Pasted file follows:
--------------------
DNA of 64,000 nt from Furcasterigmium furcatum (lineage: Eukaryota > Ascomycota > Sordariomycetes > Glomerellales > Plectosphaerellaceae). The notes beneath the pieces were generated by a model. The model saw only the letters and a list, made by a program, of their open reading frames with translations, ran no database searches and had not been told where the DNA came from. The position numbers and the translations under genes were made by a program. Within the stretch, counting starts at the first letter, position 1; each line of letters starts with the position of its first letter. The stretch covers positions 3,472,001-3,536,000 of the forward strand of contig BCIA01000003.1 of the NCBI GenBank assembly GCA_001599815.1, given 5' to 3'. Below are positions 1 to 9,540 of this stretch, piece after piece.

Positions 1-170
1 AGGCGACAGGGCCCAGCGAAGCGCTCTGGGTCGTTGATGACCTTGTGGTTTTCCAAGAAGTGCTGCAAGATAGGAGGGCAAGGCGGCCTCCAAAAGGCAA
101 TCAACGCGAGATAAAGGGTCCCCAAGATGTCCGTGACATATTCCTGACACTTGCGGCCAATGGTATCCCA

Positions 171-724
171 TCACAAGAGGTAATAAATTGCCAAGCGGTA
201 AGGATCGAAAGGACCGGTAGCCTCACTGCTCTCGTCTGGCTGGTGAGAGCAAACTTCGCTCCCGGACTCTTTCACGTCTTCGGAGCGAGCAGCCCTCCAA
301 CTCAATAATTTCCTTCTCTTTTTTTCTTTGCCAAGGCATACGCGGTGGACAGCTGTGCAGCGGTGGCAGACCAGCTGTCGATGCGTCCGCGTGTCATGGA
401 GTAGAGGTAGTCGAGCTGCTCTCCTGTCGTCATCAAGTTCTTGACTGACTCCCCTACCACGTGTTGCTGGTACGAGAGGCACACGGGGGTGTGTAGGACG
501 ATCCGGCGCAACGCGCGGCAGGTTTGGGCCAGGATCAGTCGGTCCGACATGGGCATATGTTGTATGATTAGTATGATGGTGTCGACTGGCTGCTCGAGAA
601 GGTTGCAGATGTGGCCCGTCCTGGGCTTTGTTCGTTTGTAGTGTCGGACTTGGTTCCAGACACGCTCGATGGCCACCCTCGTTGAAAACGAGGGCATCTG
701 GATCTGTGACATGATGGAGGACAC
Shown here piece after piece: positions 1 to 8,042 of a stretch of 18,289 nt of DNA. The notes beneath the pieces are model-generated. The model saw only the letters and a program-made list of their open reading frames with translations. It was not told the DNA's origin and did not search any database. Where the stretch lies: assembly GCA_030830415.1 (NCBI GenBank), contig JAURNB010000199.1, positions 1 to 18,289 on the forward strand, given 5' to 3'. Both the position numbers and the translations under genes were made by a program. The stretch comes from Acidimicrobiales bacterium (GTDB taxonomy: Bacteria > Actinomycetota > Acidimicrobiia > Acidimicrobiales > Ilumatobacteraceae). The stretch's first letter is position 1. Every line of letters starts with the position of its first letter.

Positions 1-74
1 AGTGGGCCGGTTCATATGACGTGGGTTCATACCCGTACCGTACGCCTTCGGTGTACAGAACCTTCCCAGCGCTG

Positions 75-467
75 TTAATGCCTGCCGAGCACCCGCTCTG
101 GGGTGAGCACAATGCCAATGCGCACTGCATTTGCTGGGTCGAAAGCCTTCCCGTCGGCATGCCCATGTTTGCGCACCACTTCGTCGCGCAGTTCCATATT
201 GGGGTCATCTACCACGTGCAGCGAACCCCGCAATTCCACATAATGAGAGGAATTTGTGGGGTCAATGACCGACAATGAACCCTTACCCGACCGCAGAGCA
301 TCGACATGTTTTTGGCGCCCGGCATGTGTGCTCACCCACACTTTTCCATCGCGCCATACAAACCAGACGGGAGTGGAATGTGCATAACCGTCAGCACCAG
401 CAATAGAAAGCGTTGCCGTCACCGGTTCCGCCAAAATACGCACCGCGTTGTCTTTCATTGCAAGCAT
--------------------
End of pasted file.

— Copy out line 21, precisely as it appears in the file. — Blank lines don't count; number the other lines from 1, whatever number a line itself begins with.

401 CAATAGAAAGCGTTGCCGTCACCGGTTCCGCCAAAATACGCACCGCGTTGTCTTTCATTGCAAGCAT